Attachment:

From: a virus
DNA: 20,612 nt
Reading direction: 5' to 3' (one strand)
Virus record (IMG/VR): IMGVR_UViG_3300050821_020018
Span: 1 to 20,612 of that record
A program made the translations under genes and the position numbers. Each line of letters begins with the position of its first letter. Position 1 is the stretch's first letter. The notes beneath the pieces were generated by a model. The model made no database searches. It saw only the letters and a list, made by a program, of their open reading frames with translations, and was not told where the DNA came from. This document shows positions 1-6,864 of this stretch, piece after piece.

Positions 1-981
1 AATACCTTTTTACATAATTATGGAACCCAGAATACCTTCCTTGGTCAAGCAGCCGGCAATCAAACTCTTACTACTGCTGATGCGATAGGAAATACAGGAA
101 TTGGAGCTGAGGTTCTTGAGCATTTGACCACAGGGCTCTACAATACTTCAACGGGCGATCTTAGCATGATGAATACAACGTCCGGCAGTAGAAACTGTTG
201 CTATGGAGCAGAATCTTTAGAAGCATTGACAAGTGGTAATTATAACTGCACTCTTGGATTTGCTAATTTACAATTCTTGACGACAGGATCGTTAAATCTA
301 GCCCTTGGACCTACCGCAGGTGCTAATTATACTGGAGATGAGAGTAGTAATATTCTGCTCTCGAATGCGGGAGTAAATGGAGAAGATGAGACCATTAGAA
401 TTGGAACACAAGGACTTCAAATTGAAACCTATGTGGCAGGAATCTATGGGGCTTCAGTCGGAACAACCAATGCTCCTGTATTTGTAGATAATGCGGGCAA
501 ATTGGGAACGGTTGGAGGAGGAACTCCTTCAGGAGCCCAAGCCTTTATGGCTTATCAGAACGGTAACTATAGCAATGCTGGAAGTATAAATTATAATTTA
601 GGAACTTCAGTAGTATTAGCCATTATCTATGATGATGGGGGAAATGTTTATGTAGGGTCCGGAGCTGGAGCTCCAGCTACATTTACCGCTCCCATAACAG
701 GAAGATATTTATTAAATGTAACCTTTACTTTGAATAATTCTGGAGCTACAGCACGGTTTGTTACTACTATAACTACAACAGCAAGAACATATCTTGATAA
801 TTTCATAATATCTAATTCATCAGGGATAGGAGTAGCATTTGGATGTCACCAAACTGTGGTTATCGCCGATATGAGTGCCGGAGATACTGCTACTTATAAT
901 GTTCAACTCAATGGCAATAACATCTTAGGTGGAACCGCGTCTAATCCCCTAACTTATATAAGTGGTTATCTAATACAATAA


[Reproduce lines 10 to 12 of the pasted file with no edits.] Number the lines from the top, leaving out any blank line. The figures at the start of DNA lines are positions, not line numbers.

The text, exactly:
201 CTATGGAGCAGAATCTTTAGAAGCATTGACAAGTGGTAATTATAACTGCACTCTTGGATTTGCTAATTTACAATTCTTGACGACAGGATCGTTAAATCTA
301 GCCCTTGGACCTACCGCAGGTGCTAATTATACTGGAGATGAGAGTAGTAATATTCTGCTCTCGAATGCGGGAGTAAATGGAGAAGATGAGACCATTAGAA
401 TTGGAACACAAGGACTTCAAATTGAAACCTATGTGGCAGGAATCTATGGGGCTTCAGTCGGAACAACCAATGCTCCTGTATTTGTAGATAATGCGGGCAA